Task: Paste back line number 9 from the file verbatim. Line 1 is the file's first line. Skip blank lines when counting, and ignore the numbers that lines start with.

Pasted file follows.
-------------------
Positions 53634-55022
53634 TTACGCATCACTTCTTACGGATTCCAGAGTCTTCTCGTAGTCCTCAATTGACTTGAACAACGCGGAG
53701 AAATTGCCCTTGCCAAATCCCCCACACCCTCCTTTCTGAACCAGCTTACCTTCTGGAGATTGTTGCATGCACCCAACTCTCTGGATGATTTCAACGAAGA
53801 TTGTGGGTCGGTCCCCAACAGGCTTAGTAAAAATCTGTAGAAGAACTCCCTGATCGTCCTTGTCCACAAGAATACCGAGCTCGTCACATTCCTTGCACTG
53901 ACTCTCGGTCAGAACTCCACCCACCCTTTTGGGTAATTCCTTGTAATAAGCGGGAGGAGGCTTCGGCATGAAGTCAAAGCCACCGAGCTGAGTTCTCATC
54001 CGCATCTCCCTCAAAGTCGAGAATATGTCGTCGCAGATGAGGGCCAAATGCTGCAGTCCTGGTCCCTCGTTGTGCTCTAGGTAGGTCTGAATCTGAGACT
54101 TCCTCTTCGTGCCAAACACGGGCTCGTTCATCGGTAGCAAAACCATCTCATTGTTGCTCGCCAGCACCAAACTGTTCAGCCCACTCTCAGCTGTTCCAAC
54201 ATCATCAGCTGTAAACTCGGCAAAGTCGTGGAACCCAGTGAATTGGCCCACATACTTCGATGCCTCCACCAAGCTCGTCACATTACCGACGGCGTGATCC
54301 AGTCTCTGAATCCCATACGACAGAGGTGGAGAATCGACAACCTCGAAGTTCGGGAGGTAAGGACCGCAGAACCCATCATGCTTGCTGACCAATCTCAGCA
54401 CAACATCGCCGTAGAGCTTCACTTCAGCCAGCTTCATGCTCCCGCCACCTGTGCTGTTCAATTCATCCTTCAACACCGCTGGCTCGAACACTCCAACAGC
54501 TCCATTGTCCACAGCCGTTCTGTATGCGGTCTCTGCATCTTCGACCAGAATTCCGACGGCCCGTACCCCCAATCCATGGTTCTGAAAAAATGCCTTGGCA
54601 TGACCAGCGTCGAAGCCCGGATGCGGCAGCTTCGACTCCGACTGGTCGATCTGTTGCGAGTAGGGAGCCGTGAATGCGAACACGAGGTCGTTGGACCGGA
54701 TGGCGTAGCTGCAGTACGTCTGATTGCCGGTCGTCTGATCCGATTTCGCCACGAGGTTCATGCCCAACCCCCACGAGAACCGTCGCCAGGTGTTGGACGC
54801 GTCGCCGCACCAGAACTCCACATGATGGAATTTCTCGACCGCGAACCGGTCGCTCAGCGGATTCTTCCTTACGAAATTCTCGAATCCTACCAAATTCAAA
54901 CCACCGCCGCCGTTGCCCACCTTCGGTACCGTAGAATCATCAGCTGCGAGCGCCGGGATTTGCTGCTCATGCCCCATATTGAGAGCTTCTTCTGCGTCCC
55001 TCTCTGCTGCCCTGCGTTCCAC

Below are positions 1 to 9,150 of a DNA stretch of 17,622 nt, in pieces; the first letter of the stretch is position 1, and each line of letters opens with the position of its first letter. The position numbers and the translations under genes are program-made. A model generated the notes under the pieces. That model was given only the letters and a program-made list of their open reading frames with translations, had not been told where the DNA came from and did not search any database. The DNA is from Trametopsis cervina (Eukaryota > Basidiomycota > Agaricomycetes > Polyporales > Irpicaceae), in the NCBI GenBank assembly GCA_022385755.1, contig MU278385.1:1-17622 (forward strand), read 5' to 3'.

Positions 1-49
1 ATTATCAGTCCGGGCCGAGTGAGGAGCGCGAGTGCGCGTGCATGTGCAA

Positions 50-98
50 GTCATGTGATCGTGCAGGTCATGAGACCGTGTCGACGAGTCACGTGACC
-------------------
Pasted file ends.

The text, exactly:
54301 AGTCTCTGAATCCCATACGACAGAGGTGGAGAATCGACAACCTCGAAGTTCGGGAGGTAAGGACCGCAGAACCCATCATGCTTGCTGACCAATCTCAGCA